Top firms step up pressure on partners to take responsibility for improving diversity


Some of the UK’s largest law firms are placing more impetus on partners to take individual responsibility to improve diversity among their ranks.

UK top 10 firms Hogan Lovells, Herbert Smith Freehills (HSF) and Allen & Overy (A&O) are among those stepping up efforts to hold partners to account by more explicitly linking diversity to compensation and performance reviews.

Hogan Lovells, which already holds line managers to account for their efforts on diversity, is now set to include the issue in its partner compensation process.

The firm will update its compensation systems later this year to include specific assessment of what individuals are doing to improve diversity at the firm, with all partners encouraged to demonstrate how they have contributed.

Grant-Ruth_616x372Ruth Grant (pictured), who chairs Hogan Lovells’ global diversity and inclusion committee, which was put together in 2015, said that the overhaul “has the potential to make a positive difference to diversity and to partners’ compensation”.

She added: “We want to be able to understand how partners are contributing to making a difference – how they are helping the long game.”

While Grant believes that the profession has improved a lot since she was London managing partner of legacy Lovells between 2005 and 2009, there remains much to be done.

“I think that during the next five years we will see lots of change. There is the ongoing sense that some elements required by the old model of partnership within a law firm are no longer fit for purpose. In my view, there will be a change in what is valued.”

Meanwhile, HSF, which already holds global practice heads to account on diversity, is also aiming to spur partners on to make more of an individual effort. Diversity and inclusion head David Shields said: “Currently, we assess partners on diversity and inclusion on an ad hoc basis. We are beginning to talk to partners about what they can do individually to help us achieve greater progress in this space.”

News of the moves comes after A&O announced earlier this year that all of its office managing partners will be held accountable by the firm’s leadership team for bringing sufficient numbers of women through to partnership.

Other top 10 firms that have already adopted similar practices include Ashurst. In 2016, all of the firm’s partners were asked to adopt at least one diversity target as part of their annual performance reviews.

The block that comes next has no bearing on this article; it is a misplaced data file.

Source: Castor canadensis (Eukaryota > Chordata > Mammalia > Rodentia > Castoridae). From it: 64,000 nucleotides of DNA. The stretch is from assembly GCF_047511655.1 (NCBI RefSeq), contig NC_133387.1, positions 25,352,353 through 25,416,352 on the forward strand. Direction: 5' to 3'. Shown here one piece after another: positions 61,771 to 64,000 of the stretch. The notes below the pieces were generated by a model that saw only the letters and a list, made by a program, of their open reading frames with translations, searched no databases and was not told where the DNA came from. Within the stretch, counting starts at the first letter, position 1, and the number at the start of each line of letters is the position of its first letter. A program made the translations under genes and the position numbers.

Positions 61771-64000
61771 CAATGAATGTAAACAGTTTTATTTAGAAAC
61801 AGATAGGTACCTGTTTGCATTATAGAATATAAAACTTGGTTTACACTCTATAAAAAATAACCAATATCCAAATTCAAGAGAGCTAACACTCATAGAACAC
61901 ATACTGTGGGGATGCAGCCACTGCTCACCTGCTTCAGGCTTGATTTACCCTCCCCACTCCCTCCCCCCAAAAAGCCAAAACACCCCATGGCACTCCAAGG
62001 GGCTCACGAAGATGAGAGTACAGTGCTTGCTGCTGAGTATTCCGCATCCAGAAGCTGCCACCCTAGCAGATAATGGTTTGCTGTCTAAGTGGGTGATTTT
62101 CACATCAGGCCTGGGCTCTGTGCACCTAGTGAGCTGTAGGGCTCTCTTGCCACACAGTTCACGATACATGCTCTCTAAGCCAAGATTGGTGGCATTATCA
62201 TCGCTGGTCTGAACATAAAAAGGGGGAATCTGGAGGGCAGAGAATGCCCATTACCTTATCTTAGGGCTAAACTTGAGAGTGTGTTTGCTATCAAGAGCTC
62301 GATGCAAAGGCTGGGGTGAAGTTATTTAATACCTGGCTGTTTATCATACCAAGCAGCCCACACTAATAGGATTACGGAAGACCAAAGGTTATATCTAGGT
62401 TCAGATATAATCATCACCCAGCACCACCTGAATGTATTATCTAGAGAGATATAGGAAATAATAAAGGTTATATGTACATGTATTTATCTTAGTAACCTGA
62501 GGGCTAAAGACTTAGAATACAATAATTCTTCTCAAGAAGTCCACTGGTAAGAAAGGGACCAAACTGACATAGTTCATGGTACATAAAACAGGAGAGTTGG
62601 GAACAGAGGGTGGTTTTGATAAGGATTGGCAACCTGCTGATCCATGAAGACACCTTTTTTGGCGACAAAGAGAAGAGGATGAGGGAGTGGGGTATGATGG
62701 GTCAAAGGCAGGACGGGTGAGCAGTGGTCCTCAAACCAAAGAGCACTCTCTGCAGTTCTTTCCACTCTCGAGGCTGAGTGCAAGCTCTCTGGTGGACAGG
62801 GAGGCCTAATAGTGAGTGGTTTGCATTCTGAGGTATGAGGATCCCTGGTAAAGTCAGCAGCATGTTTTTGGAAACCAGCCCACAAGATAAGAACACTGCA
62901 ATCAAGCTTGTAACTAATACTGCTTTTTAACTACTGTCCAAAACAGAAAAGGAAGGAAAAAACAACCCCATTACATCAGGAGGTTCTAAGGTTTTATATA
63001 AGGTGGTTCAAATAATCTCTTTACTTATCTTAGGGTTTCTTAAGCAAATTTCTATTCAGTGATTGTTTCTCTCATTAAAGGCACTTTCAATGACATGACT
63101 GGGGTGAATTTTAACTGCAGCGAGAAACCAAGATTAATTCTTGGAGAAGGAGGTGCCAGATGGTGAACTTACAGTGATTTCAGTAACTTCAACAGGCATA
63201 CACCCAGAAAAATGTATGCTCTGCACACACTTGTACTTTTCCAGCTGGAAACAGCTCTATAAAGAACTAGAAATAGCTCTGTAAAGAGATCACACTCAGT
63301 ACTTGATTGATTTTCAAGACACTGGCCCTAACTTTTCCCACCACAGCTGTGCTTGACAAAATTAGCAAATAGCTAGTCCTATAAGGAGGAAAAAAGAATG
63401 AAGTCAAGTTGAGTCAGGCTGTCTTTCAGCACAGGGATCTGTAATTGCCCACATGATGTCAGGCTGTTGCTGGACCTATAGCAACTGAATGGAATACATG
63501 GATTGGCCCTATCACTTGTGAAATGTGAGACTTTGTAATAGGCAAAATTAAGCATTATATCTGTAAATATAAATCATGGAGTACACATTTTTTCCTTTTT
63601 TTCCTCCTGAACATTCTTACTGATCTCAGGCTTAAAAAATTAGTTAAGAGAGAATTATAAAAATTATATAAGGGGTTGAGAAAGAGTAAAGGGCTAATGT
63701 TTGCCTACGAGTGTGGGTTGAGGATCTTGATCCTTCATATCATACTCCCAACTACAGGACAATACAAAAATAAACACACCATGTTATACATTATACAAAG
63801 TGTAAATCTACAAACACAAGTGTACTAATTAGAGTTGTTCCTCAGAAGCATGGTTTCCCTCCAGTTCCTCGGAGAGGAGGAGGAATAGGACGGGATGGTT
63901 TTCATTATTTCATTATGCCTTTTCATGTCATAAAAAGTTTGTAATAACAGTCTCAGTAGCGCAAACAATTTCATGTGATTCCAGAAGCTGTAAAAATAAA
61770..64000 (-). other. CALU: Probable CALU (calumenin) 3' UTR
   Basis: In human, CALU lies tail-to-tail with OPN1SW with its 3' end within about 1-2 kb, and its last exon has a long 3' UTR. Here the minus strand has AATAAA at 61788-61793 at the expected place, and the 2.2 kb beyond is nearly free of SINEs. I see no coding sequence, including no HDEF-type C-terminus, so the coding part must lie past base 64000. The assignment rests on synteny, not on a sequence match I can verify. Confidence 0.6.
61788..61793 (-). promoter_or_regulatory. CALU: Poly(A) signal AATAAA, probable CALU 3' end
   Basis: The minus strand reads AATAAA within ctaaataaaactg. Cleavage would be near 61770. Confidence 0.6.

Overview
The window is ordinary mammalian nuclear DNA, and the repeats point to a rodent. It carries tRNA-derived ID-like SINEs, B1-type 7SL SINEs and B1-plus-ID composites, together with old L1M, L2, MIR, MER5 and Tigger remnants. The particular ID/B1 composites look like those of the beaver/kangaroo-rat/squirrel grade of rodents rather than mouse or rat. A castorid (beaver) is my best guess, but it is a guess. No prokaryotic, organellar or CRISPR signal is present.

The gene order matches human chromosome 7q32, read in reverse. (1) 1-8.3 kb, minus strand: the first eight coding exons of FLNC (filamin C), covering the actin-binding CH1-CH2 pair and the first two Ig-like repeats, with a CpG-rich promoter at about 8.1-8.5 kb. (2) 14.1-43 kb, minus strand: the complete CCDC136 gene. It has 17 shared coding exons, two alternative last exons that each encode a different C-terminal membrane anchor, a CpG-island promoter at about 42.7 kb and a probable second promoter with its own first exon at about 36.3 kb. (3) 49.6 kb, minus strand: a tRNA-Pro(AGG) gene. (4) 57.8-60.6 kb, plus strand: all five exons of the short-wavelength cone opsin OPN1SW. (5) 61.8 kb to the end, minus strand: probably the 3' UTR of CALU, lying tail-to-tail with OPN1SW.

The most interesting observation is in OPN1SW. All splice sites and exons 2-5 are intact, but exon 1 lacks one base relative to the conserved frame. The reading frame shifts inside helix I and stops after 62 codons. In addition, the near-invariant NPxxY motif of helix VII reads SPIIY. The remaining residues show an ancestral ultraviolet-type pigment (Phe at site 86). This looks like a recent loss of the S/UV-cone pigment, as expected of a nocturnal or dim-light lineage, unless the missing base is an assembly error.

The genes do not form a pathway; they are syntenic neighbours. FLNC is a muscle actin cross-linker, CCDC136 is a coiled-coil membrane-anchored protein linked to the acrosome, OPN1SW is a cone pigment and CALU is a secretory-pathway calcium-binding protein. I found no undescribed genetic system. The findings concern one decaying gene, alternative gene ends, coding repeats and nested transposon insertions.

Clifford Chance (CC) and Norton Rose Fulbright hold senior management to account, but do not formally assess individual partners.

CC said it works with its group, practice and office heads to “evaluate progress against gender targets within their teams”, while Norton Rose “considers progress on these matters in performance discussions” with its global diversity and inclusion advisory council, global executive committee, management committee, team leaders and practice group leaders.

While Linklaters said it does not have any formal measures in place to enforce management to bring female talent up to partnership, the firm said: “Implicit in our targets is that each office, practice and team head takes responsibility for ensuring that women are brought up through the partnership and leadership pipelines.”

At CMS Cameron McKenna, the firm encourages its partners to devote time to improving diversity, but does not have formal measures to assess such objectives. Senior partner Penelope Warne said: “We don’t currently have specific targets or performance assessments. On a practical level, we encourage our people to devote a minimum of 50 hours per year to diversity and inclusion and community activities. This behaviour is considered at appraisals for promotions and advancement activities.”

Elsewhere, DLA Piper has put together a “gender talent pipeline roadmap”, with senior partner and global co-chairman Juan Picon leading a push to increase the number of women at partnership level and in leadership roles at the firm.

DLA’s initiatives include gender analysis moderation of all promotions, unconscious bias training for all partners, maternity/parental coaching, and focus groups to help staff better understand the barriers to career progression.

Of the UK’s other top 10 law firms, Freshfields Bruckhaus Deringer declined to comment.